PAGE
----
Worshipping with Nature (Rev. Carmen Retzlaff)
I am the pastor of an unusual church in Dripping Springs, Texas. We worship outside. We say we worship in nature. And that’s true: we think it is not a new way to worship, but a very ancient one—the way we all worshipped, once. But we are also pushing that paradigm, and challenging ourselves to go further. If we return to our tradition’s creation story, to the Garden of Eden, we remember a time when we lived not just in nature, but as part of it, as one and inseparable with the plants and soil and the other animals, and God—who walked with us in the garden, in the evening breeze.
Genesis 3:8 They heard the sound of the Lord God walking in the garden at the time of the evening breeze…
In the Revised Common Lectionary, we recently read the story of Jesus’ nighttime conversation with Nicodemus.
John 3:2 Nicodemus came to Jesus by night and said to him, “Rabbi, we know that you are a teacher who has come from God; for no one can do these signs that you do apart from the presence of God.” 3 Jesus answered him, “Very truly, I tell you, no one can see the kingdom of God without being born from above.”
At our church in the Texas Hill Country, outside, we worship in a place that is more connected with nature than most churches. We hear the wind, we feel the cold, we know when the earth is being made new, washed, refreshed and refilled. We know that the rain that falls here is the same rain that has fallen over creation again and again. Born over and over as rain, living as the living water of rivers, stored in oceans and aquifers, to evaporate, rise up and rain again.
We are connected to the patterns and rhythms of nature when we meet outside a building. And, again, we are exploring what it means to not just worship “out in nature,” but “with nature.”
That Sunday morning we noticed the dark after daylight savings time, and we came here to our land, wet after a rain. Sometimes we dip our fingers into the baptismal font and make a cross on our foreheads to remember our baptism. I finished my sermon saying,
“Today we might dip our fingers into the seep that crosses this outdoor church when the waters are refilled, and remember that this is the water of baptism, of creation, of being made new. One big font, new after the rains, ready to make us new in Christ, one more time—and a million more times.”
We are exploring how we worship with the earth, as part of us, singing God’s praises with us, supporting us. We read Isaiah 55:12 sometimes as our blessing at the end of worship, and we feel the mutual blessing of the branches of the big live oaks spread over us.
Isaiah 55:12 For you shall go out in joy, and be led back in peace; the mountains and the hills before you shall burst into song, and all the trees of the field shall clap their hands.
When I am preaching and a bird sings, or a deer walks by, or we are under a tent and the rain beats down, I sometimes stop and we just look and listen, and I talk about how God’s sermons are the best. When the lantana bloom in our worship area, we joke about God being the best altar guild, too. When the wind blows and makes worship difficult and uncomfortable, we remember that the Holy Spirit is uncontrollable, and pushes us into places of discomfort often.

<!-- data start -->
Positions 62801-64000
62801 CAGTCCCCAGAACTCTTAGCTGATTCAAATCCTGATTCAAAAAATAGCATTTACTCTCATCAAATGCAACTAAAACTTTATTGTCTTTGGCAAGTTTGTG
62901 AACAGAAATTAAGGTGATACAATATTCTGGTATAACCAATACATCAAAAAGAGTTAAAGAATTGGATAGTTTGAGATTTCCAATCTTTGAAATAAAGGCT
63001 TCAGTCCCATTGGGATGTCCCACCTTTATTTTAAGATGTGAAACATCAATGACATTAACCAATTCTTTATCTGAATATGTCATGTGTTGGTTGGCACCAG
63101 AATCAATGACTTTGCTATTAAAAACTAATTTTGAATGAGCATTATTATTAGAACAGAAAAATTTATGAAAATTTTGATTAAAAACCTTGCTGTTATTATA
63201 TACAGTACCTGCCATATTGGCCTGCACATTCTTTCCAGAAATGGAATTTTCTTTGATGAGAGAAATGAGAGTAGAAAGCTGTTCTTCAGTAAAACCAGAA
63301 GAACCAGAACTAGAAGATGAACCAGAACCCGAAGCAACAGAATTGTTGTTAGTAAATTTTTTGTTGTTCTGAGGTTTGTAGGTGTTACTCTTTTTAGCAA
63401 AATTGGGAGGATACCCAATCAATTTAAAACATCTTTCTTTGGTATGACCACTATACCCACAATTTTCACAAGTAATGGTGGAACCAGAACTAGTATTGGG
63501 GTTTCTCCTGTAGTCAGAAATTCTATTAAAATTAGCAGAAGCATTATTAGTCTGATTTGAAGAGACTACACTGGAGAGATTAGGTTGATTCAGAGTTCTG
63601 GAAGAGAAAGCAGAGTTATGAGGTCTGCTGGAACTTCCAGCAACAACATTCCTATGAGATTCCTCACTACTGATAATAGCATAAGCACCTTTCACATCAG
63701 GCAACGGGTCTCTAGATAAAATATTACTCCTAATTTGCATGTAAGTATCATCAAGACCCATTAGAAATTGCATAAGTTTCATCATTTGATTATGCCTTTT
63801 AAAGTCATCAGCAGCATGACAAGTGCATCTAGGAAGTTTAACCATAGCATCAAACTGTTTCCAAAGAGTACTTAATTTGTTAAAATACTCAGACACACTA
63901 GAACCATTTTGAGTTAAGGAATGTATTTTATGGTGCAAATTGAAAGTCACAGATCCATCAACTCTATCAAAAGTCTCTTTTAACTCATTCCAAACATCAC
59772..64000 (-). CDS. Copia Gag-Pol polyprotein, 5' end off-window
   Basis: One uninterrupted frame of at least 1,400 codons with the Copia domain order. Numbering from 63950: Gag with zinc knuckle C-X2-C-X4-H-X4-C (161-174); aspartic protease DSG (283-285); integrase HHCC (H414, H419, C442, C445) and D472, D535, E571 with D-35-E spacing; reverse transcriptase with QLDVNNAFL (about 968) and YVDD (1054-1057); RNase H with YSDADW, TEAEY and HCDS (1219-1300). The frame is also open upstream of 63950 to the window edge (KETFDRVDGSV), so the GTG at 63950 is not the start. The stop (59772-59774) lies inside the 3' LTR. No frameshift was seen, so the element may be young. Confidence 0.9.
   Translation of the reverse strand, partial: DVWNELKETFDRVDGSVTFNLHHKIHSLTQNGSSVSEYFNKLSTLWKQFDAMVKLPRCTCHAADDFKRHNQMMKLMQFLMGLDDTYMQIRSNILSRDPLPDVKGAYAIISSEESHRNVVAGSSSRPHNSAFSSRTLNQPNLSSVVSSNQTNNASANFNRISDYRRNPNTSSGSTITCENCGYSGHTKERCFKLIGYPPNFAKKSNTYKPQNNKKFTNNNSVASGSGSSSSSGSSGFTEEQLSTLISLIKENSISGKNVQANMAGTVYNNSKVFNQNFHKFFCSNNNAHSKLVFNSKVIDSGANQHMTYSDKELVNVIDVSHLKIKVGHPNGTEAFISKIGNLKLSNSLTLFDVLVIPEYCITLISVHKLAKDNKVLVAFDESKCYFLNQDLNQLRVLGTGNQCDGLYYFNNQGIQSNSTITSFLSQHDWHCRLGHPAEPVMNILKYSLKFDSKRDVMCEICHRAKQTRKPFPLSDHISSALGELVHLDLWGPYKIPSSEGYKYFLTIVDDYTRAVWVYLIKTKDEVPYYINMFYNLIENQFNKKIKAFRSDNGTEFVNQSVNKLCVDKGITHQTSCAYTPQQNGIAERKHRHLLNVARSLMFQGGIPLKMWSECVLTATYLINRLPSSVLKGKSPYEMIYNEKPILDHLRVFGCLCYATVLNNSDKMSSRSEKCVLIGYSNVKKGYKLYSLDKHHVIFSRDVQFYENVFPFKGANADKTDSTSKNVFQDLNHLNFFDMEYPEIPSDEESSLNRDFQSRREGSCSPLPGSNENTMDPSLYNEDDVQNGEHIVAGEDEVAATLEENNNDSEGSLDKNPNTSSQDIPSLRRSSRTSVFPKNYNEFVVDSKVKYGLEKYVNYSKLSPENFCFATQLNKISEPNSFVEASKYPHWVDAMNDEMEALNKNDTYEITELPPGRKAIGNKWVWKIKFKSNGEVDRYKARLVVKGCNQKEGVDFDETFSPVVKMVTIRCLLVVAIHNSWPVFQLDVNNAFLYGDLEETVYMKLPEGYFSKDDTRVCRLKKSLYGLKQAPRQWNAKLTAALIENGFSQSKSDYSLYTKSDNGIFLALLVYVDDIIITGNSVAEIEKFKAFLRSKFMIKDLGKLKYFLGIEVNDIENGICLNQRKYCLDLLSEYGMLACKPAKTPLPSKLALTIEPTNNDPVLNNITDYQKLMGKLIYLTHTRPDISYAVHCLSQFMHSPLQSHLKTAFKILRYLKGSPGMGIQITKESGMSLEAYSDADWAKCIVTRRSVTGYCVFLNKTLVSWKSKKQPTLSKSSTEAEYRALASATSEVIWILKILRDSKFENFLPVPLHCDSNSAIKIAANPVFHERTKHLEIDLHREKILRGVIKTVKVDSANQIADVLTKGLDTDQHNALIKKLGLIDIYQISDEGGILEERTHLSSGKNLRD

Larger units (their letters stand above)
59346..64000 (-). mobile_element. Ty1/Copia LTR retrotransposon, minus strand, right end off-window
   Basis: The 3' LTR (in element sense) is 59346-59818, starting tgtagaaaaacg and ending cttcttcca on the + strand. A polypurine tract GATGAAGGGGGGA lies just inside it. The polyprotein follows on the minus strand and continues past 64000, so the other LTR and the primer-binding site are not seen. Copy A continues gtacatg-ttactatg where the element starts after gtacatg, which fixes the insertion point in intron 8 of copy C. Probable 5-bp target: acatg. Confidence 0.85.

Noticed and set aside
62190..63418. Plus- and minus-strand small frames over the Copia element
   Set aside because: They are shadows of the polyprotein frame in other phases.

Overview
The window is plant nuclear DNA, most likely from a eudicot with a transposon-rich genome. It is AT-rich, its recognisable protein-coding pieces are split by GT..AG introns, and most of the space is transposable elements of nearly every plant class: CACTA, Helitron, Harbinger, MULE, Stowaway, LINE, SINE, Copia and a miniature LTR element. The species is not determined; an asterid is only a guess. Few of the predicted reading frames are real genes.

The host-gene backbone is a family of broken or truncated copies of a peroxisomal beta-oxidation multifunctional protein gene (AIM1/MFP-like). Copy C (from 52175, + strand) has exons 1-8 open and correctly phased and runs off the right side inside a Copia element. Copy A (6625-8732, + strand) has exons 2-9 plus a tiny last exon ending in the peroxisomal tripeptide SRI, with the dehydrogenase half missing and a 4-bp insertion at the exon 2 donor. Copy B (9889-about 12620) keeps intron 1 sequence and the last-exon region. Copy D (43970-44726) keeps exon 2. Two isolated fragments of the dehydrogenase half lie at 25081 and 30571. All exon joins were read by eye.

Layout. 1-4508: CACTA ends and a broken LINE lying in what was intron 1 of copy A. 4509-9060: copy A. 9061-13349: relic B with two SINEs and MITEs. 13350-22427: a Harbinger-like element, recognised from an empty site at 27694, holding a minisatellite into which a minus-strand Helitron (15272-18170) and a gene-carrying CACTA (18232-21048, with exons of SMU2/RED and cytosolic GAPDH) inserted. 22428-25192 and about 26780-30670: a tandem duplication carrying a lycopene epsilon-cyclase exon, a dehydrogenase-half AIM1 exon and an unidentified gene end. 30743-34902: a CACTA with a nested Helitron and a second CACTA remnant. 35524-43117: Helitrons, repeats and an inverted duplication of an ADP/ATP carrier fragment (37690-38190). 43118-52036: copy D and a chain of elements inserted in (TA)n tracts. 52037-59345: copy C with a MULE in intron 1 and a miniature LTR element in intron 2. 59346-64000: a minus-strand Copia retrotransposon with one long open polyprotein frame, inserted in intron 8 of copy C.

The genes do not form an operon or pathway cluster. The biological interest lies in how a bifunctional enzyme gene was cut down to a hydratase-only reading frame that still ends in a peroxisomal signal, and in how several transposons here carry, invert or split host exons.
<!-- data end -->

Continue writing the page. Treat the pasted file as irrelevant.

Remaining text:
Once a year we celebrate a service called “Blessing and Being Blessed by the Land.” A friend and colleague, Vance Blackfox, who is a citizen of the Cherokee Nation and from a family with a long Lutheran Christian heritage, leads a blended Cherokee Lutheran - European Lutheran service in which we acknowledge that any ceremony for blessing is mutual between us and the land. We are gifted by the sharing of the traditions of Native people who have not forgotten the connections between creation and worship.
This Palm Sunday we will not buy palm branches from far away, but cut branches from the trees alongside the path we’ll walk, shouting “Hosanna in the highest!” The branches were, after all, what was on hand.
Matthew 21:6 The disciples went and did as Jesus had directed them; 7 they brought the donkey and the colt, and put their cloaks on them, and he sat on them. 8 A very large crowd spread their cloaks on the road, and others cut branches from the trees and spread them on the road.
On Good Friday we will walk the stations of the cross on trails we are building across the 12 acres of our property, at our own pace. The stations are marked with rocks and reclaimed art—including barbed wire and metal found on the former ranch land. At our children’s gardening camp in our new community garden, we hold the dirt close to our hearts in our prayers of blessing.
I get encouragement, support, and ideas from a new group of colleagues: pastors around North America who are starting outdoor churches and ministries (Wild Church Network www.wildchurchnetwork.com). Some of them share stories of intentionally sharing communion with the earth during the eucharist, or different ways of praying with the animals, earth and elements.
I welcome these continued conversations and am filled with hope that we are part of healing a disease of disconnection with nature and the natural world—one that is very spiritual in nature, and therefore, I think, is essential to address in the way we worship, where we worship, and how we worship with the world around us.